Enter forÂ a chance to win aÂ copy of the 29th St The Stone Lounge EP. (You can find a my review of this EP by clicking here.)
There are three limited edition 100% handcrafted CDs. They include:
- signed by Andrew and Rai
- 29th St sticker
- certificate of authenticity
- I have 131, 132 and 133 of 450
To enter you must (1) be signed up for the Joey Reviews Newsletter and (2) leave a comment here. (To sign up to the newsletter, click here.) All comments must be left between 11/17/08 and 11:59 p.m est 11/23/08.
Winners will be chosen at random. The winner will be notified via email. The winner has 24 hours to respond back with their shipping address. If no response, the next name pulled will be the winner.
Contest open to US residents only. Contest ends at 11:59 p.m. November 23, 2008. Void where prohibited by law.
For more info about 29th St, go to there myspace page at: myspace.com/29thst
From the opening synthesizer and bass line on the song Movin’, you know you’re going to be on a ride that can last for hours. Their MySpace page brands their music as “Down-tempo/Experimental”, but the music grop known as 29th St. sounds like a modern-day funk/jazz band that has been grooving together for decades.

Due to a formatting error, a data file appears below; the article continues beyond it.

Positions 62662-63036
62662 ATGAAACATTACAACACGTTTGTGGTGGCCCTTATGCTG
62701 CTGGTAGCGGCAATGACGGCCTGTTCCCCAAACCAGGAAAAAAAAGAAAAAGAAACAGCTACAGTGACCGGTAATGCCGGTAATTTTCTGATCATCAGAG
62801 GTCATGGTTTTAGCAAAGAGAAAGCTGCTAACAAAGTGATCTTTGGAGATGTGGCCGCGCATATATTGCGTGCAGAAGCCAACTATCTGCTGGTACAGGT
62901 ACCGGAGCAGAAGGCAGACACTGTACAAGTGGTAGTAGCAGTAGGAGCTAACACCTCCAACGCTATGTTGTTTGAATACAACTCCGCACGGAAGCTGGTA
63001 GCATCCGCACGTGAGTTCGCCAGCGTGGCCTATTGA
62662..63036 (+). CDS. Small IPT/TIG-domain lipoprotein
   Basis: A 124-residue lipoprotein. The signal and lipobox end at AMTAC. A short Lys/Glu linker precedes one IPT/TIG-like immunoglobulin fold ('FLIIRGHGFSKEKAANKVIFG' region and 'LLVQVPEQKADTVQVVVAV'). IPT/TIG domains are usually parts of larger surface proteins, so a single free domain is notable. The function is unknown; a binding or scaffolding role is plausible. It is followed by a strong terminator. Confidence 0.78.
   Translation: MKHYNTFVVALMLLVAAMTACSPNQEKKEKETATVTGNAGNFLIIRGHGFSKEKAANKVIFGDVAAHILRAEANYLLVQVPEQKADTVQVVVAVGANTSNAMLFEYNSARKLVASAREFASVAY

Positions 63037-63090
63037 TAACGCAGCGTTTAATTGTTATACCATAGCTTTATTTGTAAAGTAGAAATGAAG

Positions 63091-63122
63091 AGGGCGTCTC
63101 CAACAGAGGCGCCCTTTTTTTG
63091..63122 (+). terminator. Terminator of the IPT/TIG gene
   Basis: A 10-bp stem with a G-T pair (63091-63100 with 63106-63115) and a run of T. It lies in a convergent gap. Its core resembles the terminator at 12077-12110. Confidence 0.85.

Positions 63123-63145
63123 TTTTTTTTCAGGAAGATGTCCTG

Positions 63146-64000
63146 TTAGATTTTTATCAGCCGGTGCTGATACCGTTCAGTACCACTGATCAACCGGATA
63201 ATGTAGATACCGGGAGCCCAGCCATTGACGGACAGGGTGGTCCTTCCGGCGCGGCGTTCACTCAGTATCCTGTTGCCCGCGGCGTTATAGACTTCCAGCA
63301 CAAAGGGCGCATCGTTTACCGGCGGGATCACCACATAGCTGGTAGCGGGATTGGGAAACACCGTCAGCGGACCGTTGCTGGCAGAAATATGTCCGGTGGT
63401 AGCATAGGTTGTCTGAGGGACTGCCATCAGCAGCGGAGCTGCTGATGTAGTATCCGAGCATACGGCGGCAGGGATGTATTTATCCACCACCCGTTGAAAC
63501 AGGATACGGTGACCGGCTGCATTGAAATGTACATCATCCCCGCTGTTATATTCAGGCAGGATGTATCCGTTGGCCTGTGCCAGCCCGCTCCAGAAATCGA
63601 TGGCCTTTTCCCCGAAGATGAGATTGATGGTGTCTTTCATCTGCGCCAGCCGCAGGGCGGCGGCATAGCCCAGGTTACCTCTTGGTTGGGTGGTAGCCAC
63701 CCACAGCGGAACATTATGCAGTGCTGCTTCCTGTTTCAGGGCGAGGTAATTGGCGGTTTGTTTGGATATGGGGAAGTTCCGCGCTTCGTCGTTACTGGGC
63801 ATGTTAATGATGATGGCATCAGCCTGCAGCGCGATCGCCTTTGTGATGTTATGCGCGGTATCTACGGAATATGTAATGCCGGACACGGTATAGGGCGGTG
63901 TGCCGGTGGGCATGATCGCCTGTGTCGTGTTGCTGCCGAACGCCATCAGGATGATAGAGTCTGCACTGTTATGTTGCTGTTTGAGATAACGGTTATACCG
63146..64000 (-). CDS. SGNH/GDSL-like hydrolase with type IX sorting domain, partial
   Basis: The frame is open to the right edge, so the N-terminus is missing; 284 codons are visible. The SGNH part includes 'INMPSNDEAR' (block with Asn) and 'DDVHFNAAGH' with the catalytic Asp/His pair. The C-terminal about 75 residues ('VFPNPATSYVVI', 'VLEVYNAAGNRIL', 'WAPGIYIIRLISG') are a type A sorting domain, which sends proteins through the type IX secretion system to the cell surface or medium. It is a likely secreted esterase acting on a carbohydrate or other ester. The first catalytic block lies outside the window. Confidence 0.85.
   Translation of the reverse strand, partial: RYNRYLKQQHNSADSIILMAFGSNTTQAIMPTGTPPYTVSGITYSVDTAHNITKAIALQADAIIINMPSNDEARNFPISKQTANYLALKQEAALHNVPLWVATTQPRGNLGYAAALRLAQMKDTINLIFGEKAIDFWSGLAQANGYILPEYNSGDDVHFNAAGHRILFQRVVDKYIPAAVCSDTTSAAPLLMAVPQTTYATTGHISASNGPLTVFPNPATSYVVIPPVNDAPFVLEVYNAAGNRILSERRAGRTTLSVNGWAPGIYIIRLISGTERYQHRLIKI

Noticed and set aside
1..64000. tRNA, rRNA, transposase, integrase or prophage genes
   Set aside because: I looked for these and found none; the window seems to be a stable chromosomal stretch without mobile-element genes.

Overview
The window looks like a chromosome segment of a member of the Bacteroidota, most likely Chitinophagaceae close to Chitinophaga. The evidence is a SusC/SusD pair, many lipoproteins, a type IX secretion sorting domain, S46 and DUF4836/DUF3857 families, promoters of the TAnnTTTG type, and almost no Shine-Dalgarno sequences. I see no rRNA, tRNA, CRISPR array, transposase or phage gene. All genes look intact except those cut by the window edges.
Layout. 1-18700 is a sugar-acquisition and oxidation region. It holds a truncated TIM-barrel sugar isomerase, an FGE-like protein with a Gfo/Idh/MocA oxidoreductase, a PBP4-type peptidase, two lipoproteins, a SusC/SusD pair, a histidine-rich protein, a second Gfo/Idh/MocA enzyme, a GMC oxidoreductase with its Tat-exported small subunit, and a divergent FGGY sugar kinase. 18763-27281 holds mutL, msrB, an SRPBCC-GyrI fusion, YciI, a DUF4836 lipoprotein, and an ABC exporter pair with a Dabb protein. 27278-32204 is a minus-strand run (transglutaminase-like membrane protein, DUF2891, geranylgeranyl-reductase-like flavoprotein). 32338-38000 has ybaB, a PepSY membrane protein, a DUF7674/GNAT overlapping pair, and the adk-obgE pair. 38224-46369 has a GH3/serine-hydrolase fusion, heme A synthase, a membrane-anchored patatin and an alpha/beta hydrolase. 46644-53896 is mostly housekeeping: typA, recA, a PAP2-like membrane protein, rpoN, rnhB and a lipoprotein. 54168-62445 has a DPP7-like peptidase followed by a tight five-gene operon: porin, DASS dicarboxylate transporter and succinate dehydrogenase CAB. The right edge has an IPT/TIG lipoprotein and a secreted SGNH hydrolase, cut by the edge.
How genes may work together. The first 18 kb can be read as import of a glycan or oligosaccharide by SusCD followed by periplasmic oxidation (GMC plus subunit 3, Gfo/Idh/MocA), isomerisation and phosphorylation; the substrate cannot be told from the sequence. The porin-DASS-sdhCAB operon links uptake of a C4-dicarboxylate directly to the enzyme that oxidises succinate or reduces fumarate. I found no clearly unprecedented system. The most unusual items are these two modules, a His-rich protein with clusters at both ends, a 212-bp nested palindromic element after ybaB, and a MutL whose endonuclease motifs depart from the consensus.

Their debut release, entitled The Stone Lounge EP, is a four-song offering shows a lot of promise for future releases. Keyboardist Andrew and bass player Rai have been getting radio play on the Santa Monica’s 89.9 KCRW, but this EP has a global appeal. The live hip hop drums on Indentation serve as the appropriate foundation for Andrew and Rai ride. They weave together a jam that can easily stay on repeat and not agitate the listener.
Flavour starts with Gabriel Rodriguez Botsford playing the flute with the raspy soul of a West African griot telling the story of the history of music. Andrew comes in with a keyboard melody that’s equally powerful. He and the flute player trade back and forth as naturally as a conversation between two respectful musicians finding a common ground on the aural landscape of syncopated drums and plucked bass licks.
The dreamy Monkeywrist quickly turns into a weird nightmare of spoken word poetry/rap. One of the inner panels has the lyrics of Monkeywrist written out. The lyrics are just as powerful when listened to as they are when read. Although only four songs and a little under ten and a half minutes long, The Stone Lounge EP will prove to be a great addition to the collection of music lovers of all kinds.
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